Smartphone app that allows credit card skimming ‘real risk’ to consumers: experts

Nicholas Rigg/Stockbyte

TORONTO – A smartphone app, which allows the user to read credit card information through wallets and purses, is cause for concern amongst consumers that carry credit cards with radio-frequency identification (RFID) technology, according to experts.

The free app, available on the Samsung Galaxy S3 through the Google Play store, allows the phone to read the RFID chip on a credit card, picking up the cardholder’s name, credit card number and expiry date, according to a CBC investigation.

RFID chip technology is used in many credit cards, most commonly used for tap-to-pay systems like MasterCard’s PayPass or Visa payWave.

The technology stores information including the card number, the cardholder’s name and the expiry date. It does not include the three digit security number on the back of the card – usually used when a larger purchase is being made on the card.

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Major credit card companies have stated that RFID technology is safe, however the technology is not encrypted – unlike the chip on the front of the card that physically plugs in to debit or credit machines.

RFID technology serves the same purpose as the magnetic strip on a credit card, but works wirelessly, making it more susceptible to high-tech theft.

“The units that you tap your card on are set on very low ranges, so you only have to get within a few inches of the device for it to read your card. But there is nothing inherent in the technology that says it has to be within three to four inches – if you turn the power up you can push it out to 10 or 15 feet,” said David Skillicorn, professor at the school of computing at Queens University.

“That’s where the trouble starts – because now you don’t have to be very close to the credit card or the passport in order to read the information on it.”

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The CBC investigation into the application revealed that credit card information could be read through wallets, pockets and purses using the phones near field communication (NFC) antenna.

Theoretically, this means that someone using the app could gain access to your credit card information by just standing near you.

“The new piece here is that instead of having to buy a slightly elusive piece of hardware from some sort of mail-order place, you can now just download the app to your phone and piggy back on its Bluetooth capabilities,” Skillicorn told Global News.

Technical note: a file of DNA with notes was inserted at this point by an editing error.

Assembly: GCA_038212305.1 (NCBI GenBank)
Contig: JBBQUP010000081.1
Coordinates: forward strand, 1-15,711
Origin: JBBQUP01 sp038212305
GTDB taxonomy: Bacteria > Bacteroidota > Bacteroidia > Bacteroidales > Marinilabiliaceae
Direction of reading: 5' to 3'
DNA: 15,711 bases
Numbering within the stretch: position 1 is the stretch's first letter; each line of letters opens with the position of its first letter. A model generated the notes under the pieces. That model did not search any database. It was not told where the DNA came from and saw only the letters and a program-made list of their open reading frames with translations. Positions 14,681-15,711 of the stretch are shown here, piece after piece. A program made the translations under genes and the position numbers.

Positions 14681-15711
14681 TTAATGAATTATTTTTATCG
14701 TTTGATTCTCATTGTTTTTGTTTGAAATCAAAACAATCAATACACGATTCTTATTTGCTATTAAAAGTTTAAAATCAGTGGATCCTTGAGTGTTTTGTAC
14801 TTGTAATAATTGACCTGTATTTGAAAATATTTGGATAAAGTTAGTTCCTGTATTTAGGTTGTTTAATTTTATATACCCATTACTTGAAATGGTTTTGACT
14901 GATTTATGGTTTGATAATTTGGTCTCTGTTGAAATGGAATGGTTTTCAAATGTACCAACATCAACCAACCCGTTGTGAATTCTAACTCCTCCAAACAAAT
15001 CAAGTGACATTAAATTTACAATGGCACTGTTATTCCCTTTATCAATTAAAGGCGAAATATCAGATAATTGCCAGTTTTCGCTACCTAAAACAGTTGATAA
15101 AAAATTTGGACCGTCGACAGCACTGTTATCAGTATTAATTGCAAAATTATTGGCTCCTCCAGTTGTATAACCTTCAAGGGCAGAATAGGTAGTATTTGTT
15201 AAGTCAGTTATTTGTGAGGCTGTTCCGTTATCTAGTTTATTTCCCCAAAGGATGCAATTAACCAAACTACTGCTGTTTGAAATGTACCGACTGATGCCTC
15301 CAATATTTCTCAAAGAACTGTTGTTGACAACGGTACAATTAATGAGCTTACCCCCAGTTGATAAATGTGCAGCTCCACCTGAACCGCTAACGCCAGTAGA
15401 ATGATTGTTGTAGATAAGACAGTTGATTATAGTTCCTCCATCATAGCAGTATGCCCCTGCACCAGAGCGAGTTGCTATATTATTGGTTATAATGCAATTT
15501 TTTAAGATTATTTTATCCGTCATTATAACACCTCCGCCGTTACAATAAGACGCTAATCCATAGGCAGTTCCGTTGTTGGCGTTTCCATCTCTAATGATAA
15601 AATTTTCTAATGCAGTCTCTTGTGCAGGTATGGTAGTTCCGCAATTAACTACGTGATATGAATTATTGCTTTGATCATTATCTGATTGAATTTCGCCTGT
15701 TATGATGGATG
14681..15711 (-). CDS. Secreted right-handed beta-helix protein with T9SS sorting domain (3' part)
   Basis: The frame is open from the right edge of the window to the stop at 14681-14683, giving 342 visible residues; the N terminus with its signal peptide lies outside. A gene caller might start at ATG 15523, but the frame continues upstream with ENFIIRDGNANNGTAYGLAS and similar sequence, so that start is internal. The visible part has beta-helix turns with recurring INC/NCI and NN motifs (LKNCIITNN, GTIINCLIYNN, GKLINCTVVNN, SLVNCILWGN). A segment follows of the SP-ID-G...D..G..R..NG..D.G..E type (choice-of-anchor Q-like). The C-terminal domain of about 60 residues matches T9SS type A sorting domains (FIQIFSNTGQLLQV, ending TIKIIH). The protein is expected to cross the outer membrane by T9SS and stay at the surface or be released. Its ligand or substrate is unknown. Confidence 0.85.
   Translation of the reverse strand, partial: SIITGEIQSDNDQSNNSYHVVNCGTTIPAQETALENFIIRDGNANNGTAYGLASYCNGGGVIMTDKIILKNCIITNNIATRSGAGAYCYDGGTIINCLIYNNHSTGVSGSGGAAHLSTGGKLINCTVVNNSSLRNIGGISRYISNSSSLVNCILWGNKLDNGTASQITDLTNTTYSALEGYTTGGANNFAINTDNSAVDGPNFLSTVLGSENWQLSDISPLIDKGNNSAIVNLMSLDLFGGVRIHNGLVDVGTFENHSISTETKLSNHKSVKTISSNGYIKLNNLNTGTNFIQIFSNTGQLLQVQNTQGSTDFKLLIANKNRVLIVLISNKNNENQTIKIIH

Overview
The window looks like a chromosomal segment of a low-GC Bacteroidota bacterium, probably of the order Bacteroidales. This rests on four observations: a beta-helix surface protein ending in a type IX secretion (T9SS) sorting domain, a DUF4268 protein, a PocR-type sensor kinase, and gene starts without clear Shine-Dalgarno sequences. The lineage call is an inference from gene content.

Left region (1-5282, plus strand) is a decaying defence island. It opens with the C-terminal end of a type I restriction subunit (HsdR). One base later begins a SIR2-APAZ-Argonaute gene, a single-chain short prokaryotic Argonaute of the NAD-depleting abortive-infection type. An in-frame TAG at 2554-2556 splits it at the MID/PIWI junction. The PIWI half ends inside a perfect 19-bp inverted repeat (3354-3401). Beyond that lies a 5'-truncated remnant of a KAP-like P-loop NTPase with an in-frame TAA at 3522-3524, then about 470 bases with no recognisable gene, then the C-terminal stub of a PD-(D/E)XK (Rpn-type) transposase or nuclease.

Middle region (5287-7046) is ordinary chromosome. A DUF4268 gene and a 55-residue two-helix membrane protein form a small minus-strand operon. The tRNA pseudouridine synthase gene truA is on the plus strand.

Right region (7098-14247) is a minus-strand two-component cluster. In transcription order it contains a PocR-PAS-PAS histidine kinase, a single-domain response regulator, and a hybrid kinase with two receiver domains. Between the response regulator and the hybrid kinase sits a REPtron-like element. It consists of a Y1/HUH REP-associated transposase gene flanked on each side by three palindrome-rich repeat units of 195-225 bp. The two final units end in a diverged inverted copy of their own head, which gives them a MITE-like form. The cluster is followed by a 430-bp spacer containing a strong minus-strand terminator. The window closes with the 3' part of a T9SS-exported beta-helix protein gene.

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Skillicorn said that one of the risks associated with this type of technology is identity theft. He notes that because RFID technology does not provide the three digit security code on the back of the card, a thief would not be able to make a substantial purchase.

“You can steal small amounts of money, yes, but you can steal identify – and that’s the real risk. You could phone up MasterCard or Visa and when they ask you to enter your card number, you can change the address listed on the account and other personal details – but you can’t go a buy a $5000 TV with that information,” said Skillicorn.

But Gordon Agnew, associate professor at the University of Waterloo who specializes in cryptography and data security, disagrees.

Agnew argues that because the RFID technology is moving into debit cards now, the financial risk is much higher.

“Most credit card companies say you are not liable for fraudulent use of your card, but a lot of debit cards are coming out with RFID technology and those cards are liable depending on the bank,” said Agnew.

What can consumers do to protect themselves?

The risk of these apps is limited to the Android platform right now.

Near field communication is not yet available on the iPhone and BlackBerry is “too secure” to adopt the technology, according to Agnew.

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“The first line of defense is keep it protected,” said Agnew.

“You can check to see if the card is RFID enabled – if there is a pie shaped symbol, made up of four or more lines, on the card then this means your card has the technology.”

The RFID symbol shown on a credit card. Staff/Global News

If your card is RFID enabled, Skillicorn suggests wrapping the credit card in tin foil – the standard line of defense against RFID skimming attacks. The aluminum blocks signals from accessing the card.

Alternatively, those with RFID enabled cards can get a metal, or metallic lined wallet – often sold at travel stores.

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